Newspaper of The New York Herald, December 20, 1846, Page 1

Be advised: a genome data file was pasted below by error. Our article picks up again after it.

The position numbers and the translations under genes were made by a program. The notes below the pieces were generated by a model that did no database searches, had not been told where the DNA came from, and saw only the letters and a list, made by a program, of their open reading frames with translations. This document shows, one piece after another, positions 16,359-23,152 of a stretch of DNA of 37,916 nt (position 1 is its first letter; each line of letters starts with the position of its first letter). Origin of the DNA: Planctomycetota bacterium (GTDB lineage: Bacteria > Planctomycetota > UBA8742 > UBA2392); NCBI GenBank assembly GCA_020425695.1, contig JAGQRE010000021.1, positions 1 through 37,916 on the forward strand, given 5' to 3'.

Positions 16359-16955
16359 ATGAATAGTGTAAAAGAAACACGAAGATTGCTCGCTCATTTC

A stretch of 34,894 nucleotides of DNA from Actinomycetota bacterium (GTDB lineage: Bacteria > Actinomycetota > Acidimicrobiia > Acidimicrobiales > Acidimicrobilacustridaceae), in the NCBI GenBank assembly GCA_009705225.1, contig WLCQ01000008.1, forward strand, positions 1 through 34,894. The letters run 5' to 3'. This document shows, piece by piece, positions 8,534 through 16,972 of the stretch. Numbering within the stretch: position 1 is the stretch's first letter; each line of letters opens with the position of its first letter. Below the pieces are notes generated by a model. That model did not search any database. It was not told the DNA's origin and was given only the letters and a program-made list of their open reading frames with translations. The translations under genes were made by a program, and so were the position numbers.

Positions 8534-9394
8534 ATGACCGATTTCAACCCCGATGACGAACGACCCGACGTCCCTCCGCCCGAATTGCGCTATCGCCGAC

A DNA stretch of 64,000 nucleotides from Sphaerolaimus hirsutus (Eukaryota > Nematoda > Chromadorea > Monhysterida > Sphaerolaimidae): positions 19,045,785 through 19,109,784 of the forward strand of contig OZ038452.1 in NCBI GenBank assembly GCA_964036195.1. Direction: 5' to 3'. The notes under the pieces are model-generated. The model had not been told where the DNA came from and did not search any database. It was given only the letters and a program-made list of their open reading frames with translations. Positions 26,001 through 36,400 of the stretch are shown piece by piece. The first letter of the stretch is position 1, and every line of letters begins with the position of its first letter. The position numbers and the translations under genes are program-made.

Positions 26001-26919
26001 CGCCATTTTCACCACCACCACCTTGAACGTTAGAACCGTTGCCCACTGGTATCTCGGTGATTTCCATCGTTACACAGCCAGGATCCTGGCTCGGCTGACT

Newspaper of The New York Herald dated December 20, 1846 Page 1